“I’m not afraid to say I cried,” said Kathryn Stephenson, a researcher at Beth Israel Deaconess Medical Center in Boston. She said this after learning that an experimental HIV vaccine she had researched for years failed to protect young women in sub-Saharan Africa from infection. This is not rare, as every experimental HIV vaccine has so far failed. However, the novel technology that has helped the coronavirus vaccines become a reality and allowed them to be used globally at record speeds opens up new options for vaccine research that can help in the pursuit of an elusive HIV vaccine. Unlike traditional vaccines that take years or longer, Messenger RNA vaccines can be created and tested in mere months (Johnson, 2022).
Of course, speed alone will not solve the HIV problem, but it will help scientists skew their research quicker and find solutions that work. That ability to change solutions and disregard duds swiftly is crucial, since it is increasingly likely that an HIV vaccine will likely not be a shot but a series of shots. Each one of these shorts will be specifically manufactured to nudge the immune system towards more immunity against HIV. These technicalities signaled that an HIV vaccine may be a far-fetched dream, but the COVID vaccine developments have proved that an HIV vaccine no longer has to be considered a dream. “Even as recently as five years ago, there were a lot of people who would say this is a beautiful scientific idea but ridiculous to imagine in real life,” said Stephenson, discussing the idea of mRNA vaccines. “I was one of those people. The world has changed” (Johnson, 2022).
Although researchers have been working for years on a HIV vaccine that can make the human immune system release protective, highly specialized antibodies that fight viruses and are capable of blocking a number of different versions of the virus. These broadly neutralizing antibodies, or bNAbs for short, are important to fight viruses, but they are hard to generate. Because of that difficulty, vaccination efforts have mostly focused on immune responses that involve T cells and other types of antibodies. The majority of scientists working on a HIV vaccine agree that a protective vaccine will need to involve bNAbs. However, to be able to do that, vaccine researchers need to solve some of the problems plaguing vaccinology for years (Johnson, 2022).
Now, across clinics in the United States, small human tests are being conducted using a new HIV vaccine technology that is inspired by the same technology that brought us the coronavirus vaccines in under a year. Even though no one expects such success with HIV, as it is a way harder enemy than COVID, it still is a promising technology. Coronavirus variants emerging all over the world pose a risk to vaccines, but it is nothing when compared to the challenges posed by HIV variants. In fact, a HIV patient is often infected with multiple HIV variants, called a swarm of viruses. The virus is also shielded by sugars that hide its vulnerable spots. Also, although the human immune system is often able to beat the virus causing COVID, this is almost never the case for HIV. “HIV is the premier virus. It’s got more tricks on board than essentially any other virus,” said Dennis Burton, the chair of the department of immunology and microbiology at Scripps Research Institute (Johnson, 2022).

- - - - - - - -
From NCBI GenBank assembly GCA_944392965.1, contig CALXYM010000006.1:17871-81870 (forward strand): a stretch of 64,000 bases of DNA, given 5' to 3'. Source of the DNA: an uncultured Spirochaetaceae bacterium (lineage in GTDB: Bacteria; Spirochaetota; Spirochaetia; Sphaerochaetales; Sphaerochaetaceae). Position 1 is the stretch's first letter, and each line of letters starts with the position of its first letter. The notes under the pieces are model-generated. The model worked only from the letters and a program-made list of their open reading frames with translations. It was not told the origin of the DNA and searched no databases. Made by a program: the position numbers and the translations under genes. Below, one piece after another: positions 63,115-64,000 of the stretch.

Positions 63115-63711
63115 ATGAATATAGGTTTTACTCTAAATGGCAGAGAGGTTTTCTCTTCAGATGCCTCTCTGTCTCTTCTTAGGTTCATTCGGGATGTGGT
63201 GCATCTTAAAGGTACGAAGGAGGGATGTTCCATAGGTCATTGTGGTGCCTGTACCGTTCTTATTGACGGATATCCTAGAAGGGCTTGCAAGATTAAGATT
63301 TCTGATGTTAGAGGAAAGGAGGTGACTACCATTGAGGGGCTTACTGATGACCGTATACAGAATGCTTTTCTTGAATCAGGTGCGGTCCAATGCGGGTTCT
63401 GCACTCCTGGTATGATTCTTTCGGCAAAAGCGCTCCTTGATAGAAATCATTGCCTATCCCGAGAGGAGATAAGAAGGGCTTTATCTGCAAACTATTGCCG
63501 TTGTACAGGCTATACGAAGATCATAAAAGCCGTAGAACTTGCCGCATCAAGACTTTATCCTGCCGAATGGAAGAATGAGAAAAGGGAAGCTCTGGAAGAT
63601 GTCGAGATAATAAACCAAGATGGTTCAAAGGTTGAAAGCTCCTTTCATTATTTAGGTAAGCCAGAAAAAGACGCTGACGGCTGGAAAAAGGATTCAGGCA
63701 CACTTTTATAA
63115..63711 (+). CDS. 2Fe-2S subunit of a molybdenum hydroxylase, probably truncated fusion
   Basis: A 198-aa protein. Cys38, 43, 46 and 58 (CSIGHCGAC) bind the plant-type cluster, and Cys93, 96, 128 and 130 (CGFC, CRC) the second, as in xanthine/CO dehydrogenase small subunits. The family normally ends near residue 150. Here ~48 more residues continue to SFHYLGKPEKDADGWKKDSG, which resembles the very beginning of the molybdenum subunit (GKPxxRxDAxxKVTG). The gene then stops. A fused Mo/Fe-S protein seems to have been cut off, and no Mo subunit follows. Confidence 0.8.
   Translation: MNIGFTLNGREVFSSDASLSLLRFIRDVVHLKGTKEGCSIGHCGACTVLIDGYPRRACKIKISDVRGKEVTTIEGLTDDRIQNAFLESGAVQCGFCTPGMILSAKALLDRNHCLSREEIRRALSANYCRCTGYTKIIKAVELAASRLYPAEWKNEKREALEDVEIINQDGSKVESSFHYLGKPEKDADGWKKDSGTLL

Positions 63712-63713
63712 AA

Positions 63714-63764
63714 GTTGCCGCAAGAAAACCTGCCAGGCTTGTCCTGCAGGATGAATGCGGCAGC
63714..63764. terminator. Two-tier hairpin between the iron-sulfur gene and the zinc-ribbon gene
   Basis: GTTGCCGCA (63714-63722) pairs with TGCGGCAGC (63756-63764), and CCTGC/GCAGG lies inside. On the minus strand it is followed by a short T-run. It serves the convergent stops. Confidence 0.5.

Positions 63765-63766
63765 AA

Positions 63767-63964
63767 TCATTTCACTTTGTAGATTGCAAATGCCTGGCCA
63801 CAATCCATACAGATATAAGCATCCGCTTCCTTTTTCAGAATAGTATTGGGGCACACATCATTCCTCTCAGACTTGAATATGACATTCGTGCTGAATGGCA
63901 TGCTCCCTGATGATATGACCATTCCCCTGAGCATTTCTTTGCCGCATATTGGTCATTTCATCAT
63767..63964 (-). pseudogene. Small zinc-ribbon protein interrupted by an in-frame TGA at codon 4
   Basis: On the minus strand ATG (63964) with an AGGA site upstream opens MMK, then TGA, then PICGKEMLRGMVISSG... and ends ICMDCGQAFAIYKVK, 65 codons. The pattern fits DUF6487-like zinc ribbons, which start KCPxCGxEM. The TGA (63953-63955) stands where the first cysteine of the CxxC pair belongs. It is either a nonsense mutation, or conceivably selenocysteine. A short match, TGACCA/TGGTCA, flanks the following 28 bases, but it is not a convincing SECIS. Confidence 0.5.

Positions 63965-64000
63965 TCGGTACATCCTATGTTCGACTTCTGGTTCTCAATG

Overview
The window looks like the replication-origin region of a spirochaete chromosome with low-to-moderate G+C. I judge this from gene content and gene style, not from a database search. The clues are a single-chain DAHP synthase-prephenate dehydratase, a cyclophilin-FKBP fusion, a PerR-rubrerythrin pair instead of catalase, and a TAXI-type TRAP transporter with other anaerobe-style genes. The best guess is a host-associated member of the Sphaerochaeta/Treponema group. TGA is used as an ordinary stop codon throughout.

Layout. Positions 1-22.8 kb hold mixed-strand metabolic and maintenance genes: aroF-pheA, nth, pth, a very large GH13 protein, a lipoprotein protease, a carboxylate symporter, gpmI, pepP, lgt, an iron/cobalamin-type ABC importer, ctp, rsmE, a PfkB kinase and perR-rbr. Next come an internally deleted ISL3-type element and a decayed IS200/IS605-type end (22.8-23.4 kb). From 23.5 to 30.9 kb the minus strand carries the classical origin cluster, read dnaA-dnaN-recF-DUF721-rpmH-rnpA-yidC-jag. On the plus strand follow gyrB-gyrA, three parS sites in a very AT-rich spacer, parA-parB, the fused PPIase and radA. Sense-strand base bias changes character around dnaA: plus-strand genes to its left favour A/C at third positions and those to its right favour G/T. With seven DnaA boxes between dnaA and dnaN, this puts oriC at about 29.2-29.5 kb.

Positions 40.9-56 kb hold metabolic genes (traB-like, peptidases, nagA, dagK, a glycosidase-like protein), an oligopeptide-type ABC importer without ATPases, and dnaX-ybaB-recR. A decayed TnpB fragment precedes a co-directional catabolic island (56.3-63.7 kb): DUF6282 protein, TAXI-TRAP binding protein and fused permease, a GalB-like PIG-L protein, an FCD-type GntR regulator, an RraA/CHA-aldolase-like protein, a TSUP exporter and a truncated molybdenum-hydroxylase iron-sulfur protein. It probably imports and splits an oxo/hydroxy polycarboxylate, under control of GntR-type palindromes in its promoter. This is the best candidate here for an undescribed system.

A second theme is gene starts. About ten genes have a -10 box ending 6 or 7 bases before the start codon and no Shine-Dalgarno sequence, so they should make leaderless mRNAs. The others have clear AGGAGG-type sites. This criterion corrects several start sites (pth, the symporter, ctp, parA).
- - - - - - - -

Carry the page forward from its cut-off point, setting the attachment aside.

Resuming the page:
Vaccines generally work by presenting something similar to the virus into the body. In the case of the coronavirus, this turned out to be fairly simple. The vaccines produced were able to show the immune system the spikes formed on the surface of coronaviruses and enable the body to create virus-blocking antibodies. This is not the case with HIV, since the virus mutates rapidly and vaccines presenting something similar to the virus would become obsolete quickly as HIV continues mutating. HIV also has an impressive ability to deceive, distract and hide from the body’s immune system. This fools the immune system into focusing its powers on decoys. Another challenge in the case of HIV is that we cannot simply prevent severe infections or hospitalizations. For an HIV vaccine to work, it must block the infection completely due to the virus’s ability to integrate into the body’s cells. “It's a tall order for a vaccine,” said Dan Barouch, a vaccine expert working at Beth Israel Deaconess and a researcher working on the hIV vaccine that failed last summer. “It will have to act very fast, and either block infection- which may or may not be possible- or eliminate it exceedingly quickly, before it is able to seed a reservoir” (Johnson, 2022).
In 2006, WFCF provided funds to Baylor International Pediatric AIDS Initiative (BIPAI) at the University Baylor Medical Center in Texas. The funding was used to support two facilities, Lesotho Care and Treatment Center & Swaziland Care and Treatment Center. The funds were specifically used for the care and medical treatment of orphaned children with AIDS. Read more about this project!
Experiments in the next ten years will undoubtedly change the landscape for research looking for HIV vaccines. Only time will tell whether we will finally be able to solve a decades-old mystery and save the lives of many.
Johnson, C. Y. (2022, June 2). There's still no HIV vaccine. the science behind coronavirus shots may help. The Washington Post. Retrieved June 21, 2022, from https://www.washingtonpost.com/health/2022/06/01/hiv-vaccine-covid-vaccine/